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Pentax K-m with DA L 18-55mm lens review

Our Rating :
Price when reviewed : £358
inc VAT


1.11in 10.0-megapixel sensor, 3.0x zoom (27-82.5mm equivalent), 525g

There are some fantastic digital SLR cameras for first-time buyers, with Canon’s EOS 1000D currently leading the pack.

Pentax’s previous model, the K200D, couldn’t match the Canon for quality and value but it had some unique features at this price, including a weather-sealed body and a passive LCD screen for displaying settings. It was also relatively bulky, which may have put some people off.

The K-m is slimmer and lighter, but Pentax achieves this by ditching the weather sealing, passive LCD, orientation sensor (for rotating portrait shots automatically) and wired remote and DC-in sockets. Another downgrade is that the K200D’s 11-point autofocus has been replaced by a 5-point system, and the camera offers no feedback as to which point is being used for a particular shot (except when the centre point is selected manually). The K-m’s competitors offer both manual and automatic AF point selection via illuminated markings in the viewfinder.

The colour screen plays a central role in controlling the camera. We were pleased to see dedicated buttons for ISO speed, white balance and exposure compensation, and a Help button provides context-sensitive advice for less experienced users.

The camera is responsive, but continuous shooting is a big letdown. In our tests it captured 2.8fps for seven shots, whereupon it slowed to around 1.7fps. Its competitors capture 2.6fps or faster until the memory card is full. Continuous RAW performance was also disappointing, capturing four shots at 2.8fps and then slowing to 0.6fps. Battery performance was even more frustrating. The four AA batteries are fiddly compared with a single Li-ion cell, and we found they ran out way short of the claimed 1,000-shot battery life. When we transferred the supposedly dead batteries into Canon’s SX1 IS (full review next month), we found there was still enough charge to record half an hour of Full HD video.

The K-m’s JPEG output is certainly eye-catching. Our test shots were bursting with colour, sometimes to the point of garishness, although this was easy to tone down with the saturation control. Details were striking, but a little overprocessed at times. Focus from the kit lens was reasonably sharp into the corners of frames, but heavy chromatic aberrations produced streaks of discoloration on either side of high-contrast lines. High-ISO performance was above average, with subtle noise reduction retaining lots of detail, but noise was more visible than in the Canon 1000D’s pictures.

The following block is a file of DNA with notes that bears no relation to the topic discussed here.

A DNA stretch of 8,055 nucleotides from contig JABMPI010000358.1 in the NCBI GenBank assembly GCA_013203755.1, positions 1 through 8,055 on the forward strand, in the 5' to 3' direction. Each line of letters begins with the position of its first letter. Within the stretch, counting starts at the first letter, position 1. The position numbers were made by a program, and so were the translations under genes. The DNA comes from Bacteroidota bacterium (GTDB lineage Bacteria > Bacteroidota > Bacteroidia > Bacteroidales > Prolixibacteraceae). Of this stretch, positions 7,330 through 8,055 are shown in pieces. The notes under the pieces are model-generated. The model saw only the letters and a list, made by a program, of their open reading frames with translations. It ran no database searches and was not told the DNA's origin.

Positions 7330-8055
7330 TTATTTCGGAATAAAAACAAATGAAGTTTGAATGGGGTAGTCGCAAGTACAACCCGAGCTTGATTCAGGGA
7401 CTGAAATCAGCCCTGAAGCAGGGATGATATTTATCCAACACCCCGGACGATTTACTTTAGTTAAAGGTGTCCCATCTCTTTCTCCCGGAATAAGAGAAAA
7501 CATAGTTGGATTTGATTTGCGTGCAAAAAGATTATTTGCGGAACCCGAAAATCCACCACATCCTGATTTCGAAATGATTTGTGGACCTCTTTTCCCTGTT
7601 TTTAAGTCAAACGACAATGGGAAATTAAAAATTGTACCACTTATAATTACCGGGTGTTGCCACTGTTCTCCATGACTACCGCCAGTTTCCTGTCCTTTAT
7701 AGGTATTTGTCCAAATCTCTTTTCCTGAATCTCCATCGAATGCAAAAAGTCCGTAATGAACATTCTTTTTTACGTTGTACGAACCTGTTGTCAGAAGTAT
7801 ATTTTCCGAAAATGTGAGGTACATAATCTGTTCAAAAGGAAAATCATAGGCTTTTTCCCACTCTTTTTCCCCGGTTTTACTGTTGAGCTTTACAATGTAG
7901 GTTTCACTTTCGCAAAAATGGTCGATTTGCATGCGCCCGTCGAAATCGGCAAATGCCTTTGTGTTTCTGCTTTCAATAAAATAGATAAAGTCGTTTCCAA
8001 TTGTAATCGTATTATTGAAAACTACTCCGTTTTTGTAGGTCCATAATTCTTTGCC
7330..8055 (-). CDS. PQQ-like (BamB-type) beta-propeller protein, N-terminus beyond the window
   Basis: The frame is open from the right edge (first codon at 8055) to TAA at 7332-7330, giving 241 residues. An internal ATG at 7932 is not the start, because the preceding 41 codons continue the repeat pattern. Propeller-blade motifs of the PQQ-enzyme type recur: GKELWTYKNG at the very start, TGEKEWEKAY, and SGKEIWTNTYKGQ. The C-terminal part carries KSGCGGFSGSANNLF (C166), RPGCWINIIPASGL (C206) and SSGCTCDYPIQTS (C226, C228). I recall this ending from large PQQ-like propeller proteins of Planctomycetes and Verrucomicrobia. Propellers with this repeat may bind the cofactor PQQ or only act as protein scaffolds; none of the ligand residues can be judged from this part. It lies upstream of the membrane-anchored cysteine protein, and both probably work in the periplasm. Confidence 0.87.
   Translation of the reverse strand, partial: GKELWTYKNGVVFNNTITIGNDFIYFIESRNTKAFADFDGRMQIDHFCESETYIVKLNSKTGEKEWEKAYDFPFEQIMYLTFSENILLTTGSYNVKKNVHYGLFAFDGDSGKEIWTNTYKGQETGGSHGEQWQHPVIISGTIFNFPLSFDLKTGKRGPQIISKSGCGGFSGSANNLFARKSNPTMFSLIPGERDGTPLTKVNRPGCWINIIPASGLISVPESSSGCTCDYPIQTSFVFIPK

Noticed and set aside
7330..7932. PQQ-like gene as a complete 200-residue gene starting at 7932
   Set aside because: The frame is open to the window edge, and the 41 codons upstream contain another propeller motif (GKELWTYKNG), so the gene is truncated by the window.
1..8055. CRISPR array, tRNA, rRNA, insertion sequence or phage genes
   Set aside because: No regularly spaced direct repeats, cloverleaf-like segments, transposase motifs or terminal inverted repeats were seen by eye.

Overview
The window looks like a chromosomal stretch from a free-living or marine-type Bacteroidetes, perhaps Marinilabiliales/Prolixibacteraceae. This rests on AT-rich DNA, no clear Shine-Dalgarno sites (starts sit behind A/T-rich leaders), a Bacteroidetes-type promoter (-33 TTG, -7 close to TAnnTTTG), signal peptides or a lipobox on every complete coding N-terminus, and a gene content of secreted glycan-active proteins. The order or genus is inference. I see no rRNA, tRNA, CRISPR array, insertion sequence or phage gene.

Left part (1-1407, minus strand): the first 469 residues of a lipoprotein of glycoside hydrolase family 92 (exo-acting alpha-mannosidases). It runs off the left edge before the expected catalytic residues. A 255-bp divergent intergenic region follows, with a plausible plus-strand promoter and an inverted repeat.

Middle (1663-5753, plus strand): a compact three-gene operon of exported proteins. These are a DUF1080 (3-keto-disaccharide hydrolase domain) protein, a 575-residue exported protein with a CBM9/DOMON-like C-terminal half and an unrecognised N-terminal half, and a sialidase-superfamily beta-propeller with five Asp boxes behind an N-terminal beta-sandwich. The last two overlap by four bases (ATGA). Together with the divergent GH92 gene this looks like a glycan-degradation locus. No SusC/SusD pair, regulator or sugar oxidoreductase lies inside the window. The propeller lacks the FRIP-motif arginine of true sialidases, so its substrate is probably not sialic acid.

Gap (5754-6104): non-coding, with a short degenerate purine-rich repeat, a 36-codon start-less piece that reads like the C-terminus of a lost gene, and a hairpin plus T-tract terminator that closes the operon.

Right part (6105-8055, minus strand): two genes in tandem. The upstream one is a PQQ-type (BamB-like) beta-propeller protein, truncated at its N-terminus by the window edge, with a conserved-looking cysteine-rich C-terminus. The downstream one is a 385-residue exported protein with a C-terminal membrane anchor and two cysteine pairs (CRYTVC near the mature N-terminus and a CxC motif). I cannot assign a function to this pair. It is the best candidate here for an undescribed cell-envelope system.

The K-m is not a bad camera, but it doesn’t offer any advantages over the competition. For around the same price, Canon’s 1000D offers better image quality, performance and features.

Basic Specifications

Rating **
CCD effective megapixels 10.0 megapixels
CCD size 1.11in
Viewfinder optical
LCD screen size 2.7in
LCD screen resolution 230,000 pixels
Optical zoom 3.0x
Zoom 35mm equivalent 27-82.5mm
Image stabilisation optical, sensor shift
Maximum image resolution 3,872×2,592
Maximum movie resolution N/A
Movie frame rate at max quality N/A
File formats JPEG, RAW


Memory slot SDHC
Mermory supplied none
Battery type 4x AA
Battery Life (tested) 1,000 shots
Connectivity USB, AV
Body material plastic
Accessories USB and AV cables, neck strap
Weight 525g
Size 92x123x68mm

Buying Information

Price £358

Camera Controls

Exposure modes program, shutter priority, aperture priority, manual
Shutter speed 30 to 1/4,000 seconds
Aperture range f/3.5 to f/22
ISO range (at full resolution) 100 to 3200
Exposure compensation +/-2 EV
White balance auto, 6 presets, manual
Additional image controls contrast, saturation, sharpness, hue, dynamic range, noise reduction
Manual focus Yes
Closest macro focus 25cm
Auto-focus modes 5-point
Metering modes multi, centre-weighted, centre
Flash auto, forced, suppressed, slow synchro, red-eye reduction, wireless sync
Drive modes single, continuous, self-timer, AE bracket

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Reviews | DSLRs